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Von Eschenbach Talks a Good Game, But Will FDA Follow His Lead?

Acting FDA Commissioner Andrew von Eschenbach says all the right things. At last week's annual meeting of the Medical Device Manufacturers Association , he made some sweeping and impressive statements about the agency's place in the upcoming healthcare technology revolution. Among his pronouncements: "We can go further. The challenge is to not just be [a science-based regulatory agency], but to be a science-and-technology-led... agency that can illuminate the pathway forward.

This is a fantastic opportunity to bring the fruits of progress to the public whose lives depend upon [medical] advances."

"Soon to open are state-of-the-art research facilities, so we can be a science-based and science-led regulatory agency, so we can have the tools that will help power [the upcoming revolution in medical technology]."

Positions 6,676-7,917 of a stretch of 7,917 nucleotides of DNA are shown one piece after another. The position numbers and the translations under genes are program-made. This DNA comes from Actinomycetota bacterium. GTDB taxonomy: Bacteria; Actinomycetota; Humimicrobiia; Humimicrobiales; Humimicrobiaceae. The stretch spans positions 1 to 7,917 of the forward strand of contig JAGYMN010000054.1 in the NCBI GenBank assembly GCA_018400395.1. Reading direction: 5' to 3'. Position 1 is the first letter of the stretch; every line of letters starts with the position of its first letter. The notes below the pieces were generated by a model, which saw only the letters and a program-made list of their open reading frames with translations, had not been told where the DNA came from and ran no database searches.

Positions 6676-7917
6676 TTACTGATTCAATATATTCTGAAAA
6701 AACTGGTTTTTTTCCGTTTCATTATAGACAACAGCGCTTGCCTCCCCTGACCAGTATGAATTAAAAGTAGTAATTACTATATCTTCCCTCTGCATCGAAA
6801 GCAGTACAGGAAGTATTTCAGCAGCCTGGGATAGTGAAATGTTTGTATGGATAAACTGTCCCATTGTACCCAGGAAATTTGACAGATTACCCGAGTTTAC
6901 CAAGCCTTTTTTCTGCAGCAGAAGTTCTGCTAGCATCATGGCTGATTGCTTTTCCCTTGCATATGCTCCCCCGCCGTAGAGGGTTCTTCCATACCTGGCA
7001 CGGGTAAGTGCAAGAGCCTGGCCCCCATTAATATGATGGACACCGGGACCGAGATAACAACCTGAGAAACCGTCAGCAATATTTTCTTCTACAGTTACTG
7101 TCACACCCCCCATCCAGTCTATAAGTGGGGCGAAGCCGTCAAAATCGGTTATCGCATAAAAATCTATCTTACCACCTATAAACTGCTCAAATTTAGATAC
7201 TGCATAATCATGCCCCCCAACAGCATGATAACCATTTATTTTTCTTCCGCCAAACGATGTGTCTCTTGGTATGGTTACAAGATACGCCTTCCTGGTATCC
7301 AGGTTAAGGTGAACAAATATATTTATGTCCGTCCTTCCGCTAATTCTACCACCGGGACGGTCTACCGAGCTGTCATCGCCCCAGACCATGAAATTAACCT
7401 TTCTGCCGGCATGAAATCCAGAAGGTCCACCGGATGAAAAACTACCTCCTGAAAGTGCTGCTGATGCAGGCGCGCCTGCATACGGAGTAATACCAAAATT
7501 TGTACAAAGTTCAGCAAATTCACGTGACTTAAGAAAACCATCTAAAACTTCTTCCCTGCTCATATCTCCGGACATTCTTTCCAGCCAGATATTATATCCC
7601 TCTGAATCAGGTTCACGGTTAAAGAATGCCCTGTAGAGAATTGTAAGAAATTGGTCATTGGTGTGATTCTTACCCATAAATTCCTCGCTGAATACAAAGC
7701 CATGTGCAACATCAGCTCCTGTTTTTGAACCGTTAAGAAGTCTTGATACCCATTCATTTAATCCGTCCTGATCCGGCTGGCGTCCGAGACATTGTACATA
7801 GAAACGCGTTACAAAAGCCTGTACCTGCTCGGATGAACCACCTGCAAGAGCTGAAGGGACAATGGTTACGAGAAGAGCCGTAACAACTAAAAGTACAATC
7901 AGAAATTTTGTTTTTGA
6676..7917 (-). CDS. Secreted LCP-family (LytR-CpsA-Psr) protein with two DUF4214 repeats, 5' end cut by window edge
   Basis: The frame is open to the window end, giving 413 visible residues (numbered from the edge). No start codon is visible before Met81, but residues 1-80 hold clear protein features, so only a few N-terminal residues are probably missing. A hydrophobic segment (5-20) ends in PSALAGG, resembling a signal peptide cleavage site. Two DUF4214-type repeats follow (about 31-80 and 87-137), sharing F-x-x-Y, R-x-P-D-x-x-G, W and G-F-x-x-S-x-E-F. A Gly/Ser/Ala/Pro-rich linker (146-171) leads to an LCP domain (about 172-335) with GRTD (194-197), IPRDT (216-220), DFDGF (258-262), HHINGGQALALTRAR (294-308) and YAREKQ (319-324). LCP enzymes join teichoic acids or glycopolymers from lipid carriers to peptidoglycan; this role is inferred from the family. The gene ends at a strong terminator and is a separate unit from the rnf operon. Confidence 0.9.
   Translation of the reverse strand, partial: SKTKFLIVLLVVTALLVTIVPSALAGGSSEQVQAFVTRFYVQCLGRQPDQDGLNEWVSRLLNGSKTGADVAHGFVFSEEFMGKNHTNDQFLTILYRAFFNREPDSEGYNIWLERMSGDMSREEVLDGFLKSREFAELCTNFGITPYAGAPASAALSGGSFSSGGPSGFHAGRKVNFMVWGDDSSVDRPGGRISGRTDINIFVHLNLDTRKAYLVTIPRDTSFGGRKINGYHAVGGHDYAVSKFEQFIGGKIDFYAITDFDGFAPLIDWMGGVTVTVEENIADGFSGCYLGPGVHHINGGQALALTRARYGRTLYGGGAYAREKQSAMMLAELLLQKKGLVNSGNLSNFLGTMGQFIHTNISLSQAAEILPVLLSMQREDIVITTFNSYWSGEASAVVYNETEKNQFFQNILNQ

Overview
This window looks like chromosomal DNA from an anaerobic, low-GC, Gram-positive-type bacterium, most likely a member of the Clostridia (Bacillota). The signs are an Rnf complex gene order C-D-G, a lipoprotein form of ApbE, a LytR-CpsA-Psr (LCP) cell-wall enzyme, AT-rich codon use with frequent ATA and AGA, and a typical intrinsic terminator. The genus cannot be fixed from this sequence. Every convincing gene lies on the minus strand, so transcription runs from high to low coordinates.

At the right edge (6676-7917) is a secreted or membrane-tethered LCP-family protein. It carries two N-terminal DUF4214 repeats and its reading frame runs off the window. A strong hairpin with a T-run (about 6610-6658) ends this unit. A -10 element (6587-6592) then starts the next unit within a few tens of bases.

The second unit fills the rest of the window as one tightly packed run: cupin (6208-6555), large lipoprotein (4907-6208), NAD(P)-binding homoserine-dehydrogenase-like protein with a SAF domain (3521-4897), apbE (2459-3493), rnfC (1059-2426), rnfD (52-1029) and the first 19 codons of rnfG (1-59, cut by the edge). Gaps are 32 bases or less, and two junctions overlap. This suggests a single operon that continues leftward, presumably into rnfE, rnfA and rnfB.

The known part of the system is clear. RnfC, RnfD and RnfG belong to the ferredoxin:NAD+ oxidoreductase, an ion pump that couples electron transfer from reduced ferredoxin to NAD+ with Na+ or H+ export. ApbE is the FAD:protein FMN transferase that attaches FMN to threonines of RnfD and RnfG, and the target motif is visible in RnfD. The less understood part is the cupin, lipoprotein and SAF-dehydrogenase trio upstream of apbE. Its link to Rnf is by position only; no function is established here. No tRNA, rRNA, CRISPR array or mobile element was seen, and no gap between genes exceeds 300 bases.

"We are committed to producing an infrastructure for a new bridge, to adapt... to a new reality."

Very impressive. But is it realistic? Anyone who is a veteran of dealing with FDA will tell you that it is not run from the top down, but the bottom up. Its performance depends not on what its top people say, but on what its people in the middle and lower tiers do. If they don't buy into a change, especially something as broad as its acting commissioner suggests, it won't happen. And many of them, it seems, aren't fond of change.

So how can von Eschenbach get his staff to buy in to his vision? We'll leave the specifics to the management gurus. But it would help if Congress would confirm him to the post permanently. At least then the staff would know he was going to be sticking around for a while and probably shouldn't be ignored.  

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